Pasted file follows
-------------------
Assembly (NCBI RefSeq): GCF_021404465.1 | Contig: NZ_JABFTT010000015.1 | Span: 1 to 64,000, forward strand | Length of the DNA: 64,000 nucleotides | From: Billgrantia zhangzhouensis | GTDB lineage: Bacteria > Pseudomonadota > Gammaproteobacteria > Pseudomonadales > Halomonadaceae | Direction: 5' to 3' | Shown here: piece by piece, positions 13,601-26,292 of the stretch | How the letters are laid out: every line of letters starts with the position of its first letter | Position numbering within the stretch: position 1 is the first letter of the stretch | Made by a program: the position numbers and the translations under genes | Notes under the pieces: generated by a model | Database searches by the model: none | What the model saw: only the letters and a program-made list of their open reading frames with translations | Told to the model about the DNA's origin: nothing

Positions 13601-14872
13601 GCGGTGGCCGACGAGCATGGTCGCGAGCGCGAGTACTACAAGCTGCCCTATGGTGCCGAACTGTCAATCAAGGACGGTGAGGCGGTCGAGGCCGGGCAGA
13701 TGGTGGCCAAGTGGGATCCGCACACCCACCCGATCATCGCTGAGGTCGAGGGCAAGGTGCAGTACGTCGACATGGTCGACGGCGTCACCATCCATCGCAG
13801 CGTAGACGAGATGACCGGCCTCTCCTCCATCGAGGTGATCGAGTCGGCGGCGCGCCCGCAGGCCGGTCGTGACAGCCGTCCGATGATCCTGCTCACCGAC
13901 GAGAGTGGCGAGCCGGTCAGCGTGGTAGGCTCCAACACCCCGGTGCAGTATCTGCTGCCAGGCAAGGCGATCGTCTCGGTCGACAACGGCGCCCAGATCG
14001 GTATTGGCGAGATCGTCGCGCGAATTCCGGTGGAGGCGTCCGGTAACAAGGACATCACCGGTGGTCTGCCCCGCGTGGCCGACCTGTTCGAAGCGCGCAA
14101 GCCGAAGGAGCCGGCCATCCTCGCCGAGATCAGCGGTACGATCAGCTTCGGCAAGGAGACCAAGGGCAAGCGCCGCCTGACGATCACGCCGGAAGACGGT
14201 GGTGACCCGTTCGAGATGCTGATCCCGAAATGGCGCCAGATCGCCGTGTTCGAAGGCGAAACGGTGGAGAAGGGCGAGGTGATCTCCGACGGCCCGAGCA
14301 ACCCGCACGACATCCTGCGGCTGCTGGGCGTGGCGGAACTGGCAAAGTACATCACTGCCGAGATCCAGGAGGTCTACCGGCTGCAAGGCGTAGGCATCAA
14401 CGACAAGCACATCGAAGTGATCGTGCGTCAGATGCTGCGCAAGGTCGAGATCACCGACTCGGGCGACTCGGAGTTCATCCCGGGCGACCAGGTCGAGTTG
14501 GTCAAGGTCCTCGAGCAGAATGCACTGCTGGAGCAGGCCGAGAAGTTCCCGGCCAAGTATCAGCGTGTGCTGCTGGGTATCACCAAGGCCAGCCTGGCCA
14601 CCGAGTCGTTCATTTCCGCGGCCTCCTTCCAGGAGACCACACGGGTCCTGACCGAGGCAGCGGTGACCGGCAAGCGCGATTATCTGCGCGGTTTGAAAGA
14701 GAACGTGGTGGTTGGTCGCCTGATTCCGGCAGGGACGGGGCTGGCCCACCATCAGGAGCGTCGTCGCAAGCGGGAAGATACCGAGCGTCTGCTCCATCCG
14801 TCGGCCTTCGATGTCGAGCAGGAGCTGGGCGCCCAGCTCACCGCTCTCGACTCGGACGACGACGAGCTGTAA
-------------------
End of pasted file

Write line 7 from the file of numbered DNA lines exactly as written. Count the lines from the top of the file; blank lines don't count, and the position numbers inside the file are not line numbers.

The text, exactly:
14001 GTATTGGCGAGATCGTCGCGCGAATTCCGGTGGAGGCGTCCGGTAACAAGGACATCACCGGTGGTCTGCCCCGCGTGGCCGACCTGTTCGAAGCGCGCAA